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Equatorial Arts Gallery
Santa Clara University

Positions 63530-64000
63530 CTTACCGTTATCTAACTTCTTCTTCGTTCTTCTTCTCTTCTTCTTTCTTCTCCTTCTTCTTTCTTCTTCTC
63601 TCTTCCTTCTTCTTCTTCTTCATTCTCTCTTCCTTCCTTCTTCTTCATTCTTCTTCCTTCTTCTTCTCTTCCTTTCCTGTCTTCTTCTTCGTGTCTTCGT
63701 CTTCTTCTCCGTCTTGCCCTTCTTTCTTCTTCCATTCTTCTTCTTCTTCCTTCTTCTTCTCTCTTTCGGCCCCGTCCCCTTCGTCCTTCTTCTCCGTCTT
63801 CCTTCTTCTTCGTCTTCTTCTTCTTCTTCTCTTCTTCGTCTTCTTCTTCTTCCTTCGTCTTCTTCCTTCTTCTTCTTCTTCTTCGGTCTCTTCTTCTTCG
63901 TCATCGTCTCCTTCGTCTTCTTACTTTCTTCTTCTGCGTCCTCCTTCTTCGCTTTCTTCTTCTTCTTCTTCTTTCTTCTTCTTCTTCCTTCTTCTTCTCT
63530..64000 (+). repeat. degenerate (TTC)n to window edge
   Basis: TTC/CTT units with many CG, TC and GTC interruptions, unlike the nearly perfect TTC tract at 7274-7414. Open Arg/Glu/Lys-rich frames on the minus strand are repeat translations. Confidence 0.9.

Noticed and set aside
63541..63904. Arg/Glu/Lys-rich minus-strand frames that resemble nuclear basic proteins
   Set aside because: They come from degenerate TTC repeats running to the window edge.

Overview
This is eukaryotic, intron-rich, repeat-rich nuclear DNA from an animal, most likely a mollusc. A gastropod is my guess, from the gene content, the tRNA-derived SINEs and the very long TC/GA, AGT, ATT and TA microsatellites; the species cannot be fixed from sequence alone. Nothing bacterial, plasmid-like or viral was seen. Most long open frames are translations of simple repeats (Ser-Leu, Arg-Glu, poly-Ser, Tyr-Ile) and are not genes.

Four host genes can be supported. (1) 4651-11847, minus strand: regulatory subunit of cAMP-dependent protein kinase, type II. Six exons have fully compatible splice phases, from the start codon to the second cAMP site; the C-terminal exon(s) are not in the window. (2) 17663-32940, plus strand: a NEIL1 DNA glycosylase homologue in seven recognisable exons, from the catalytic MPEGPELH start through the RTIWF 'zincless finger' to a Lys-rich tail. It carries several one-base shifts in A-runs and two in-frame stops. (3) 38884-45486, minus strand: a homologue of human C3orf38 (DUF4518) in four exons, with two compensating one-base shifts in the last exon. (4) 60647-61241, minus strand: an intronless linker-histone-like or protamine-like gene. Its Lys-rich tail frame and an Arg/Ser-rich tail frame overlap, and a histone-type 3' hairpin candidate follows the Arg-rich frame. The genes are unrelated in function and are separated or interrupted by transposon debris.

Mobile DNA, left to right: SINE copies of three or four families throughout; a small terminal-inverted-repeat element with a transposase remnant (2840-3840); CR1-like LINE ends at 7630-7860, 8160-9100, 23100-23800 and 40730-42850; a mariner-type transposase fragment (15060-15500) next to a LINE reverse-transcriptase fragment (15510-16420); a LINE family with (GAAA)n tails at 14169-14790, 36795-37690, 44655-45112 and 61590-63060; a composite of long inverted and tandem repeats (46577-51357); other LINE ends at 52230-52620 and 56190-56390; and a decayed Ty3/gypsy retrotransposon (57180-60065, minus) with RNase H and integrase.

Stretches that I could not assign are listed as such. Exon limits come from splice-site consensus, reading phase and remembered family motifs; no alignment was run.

Primarily Art is a cooperative effort of the Equatorial Arts Gallery and a number of artists, artisan-craft vendors, and who-knows-what, who have been selected by its founders, Steve Chiaramonte and Angela Keeney."In my experience" said Chiaramonte, "sometimes the best artists cannot be seen in traditional high-overhead galleries because they choose not to pay the requisite 40%-60% commissions on their sales.So we hope to fix that; no rent and only a 5% commission to cover direct costs.In an ideal world this will even lower costs to the buyer". Chiaramonte is a California Native who is settling in Fiddletown after a seventeen-year hiatus in Salt Lake City and elsewhere.A self-described, reformed corporate executive, he now oversees a large collection of mostly sculptural art of the Asmat people of southwest New Guinea.Chiaramonte has curated several exhibitions at the Utah Museum of Fine Arts and has provided varied assistance as a Trustee and otherwise to the American Museum of Asmat Art in Saint Paul, MN, The Asmat Museum of Culture and Progress in Agats, West Papua, and The Bowers Cultural Museum in Santa Ana, CA. At present, Chiaramonte is guest curator for an exhibition showing in the Elizabeth Dee Shaw Gallery at Weber State University in Ogden, Utah entitled 'Spellbound Vision - viewing Asmat art through the eyes of the western contemporary artist'.Chiaramonte is joined in his relocation to Fiddletown by Angela Keeney, an ethnographic photographer who is similarly dedicated to the success of Primarily Art. According to Chiaramonte, "Beverly and Mike already have their outdoor kitchen up and running and I expect they will really have their hands full once we get underway and plan our first of many gallery parties for the local community.We anticipate setting aside one Friday evening each month in order to showcase a particular art or artist, and invite the community to join us.Perhaps we will even be able to feature a winery and add music or films to these monthly get-togethers one day." Learn more about the Equatorial Arts Gallery and Primarily Arts at www.equatorialarts.com or call Steve or Angela at (209) 304 7828 and come see what's going on.